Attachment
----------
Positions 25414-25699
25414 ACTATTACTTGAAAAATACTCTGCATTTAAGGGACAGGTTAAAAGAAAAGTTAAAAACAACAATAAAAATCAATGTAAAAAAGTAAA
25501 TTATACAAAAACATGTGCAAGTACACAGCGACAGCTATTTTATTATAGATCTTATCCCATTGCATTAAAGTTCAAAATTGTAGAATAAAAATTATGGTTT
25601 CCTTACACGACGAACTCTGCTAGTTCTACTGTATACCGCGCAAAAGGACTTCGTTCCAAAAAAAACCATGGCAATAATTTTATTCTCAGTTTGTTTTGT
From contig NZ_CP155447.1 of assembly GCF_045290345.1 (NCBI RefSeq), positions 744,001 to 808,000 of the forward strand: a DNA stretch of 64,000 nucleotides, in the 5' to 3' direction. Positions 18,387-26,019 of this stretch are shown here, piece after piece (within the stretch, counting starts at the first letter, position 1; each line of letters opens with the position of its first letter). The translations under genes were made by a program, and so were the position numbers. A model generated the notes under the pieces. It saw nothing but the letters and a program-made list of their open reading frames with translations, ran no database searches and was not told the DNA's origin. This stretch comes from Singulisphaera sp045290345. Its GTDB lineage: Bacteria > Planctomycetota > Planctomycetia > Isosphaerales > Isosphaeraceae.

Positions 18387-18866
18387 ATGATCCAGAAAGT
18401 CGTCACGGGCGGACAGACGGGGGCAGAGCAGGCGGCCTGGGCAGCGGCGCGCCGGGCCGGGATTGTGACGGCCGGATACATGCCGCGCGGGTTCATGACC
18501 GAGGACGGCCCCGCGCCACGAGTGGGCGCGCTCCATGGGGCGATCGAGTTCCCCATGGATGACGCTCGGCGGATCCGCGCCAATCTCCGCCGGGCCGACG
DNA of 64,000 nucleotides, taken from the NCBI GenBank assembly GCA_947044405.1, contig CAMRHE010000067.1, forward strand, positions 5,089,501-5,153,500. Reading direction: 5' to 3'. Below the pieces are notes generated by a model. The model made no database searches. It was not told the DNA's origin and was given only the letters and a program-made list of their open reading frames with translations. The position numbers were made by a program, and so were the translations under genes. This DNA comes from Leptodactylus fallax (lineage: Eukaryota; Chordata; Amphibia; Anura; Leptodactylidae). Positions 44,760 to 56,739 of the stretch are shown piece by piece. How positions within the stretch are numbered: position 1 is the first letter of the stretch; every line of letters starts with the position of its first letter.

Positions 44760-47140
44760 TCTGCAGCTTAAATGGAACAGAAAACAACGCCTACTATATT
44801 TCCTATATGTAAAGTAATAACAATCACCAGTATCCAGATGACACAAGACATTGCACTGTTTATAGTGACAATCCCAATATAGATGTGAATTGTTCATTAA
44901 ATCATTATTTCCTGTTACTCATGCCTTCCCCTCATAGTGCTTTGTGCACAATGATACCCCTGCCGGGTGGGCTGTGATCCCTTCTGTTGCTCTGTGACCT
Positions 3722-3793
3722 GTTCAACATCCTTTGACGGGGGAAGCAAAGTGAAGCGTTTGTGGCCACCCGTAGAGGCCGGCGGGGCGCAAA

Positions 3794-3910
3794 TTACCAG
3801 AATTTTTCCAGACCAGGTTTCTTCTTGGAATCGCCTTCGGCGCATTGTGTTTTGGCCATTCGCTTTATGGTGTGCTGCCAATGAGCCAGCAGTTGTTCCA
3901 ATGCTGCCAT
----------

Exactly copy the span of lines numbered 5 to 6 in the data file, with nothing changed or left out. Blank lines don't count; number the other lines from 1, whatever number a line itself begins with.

From contig NZ_CP155447.1 of assembly GCF_045290345.1 (NCBI RefSeq), positions 744,001 to 808,000 of the forward strand: a DNA stretch of 64,000 nucleotides, in the 5' to 3' direction. Positions 18,387-26,019 of this stretch are shown here, piece after piece (within the stretch, counting starts at the first letter, position 1; each line of letters opens with the position of its first letter). The translations under genes were made by a program, and so were the position numbers. A model generated the notes under the pieces. It saw nothing but the letters and a program-made list of their open reading frames with translations, ran no database searches and was not told the DNA's origin. This stretch comes from Singulisphaera sp045290345. Its GTDB lineage: Bacteria > Planctomycetota > Planctomycetia > Isosphaerales > Isosphaeraceae.

Positions 18387-18866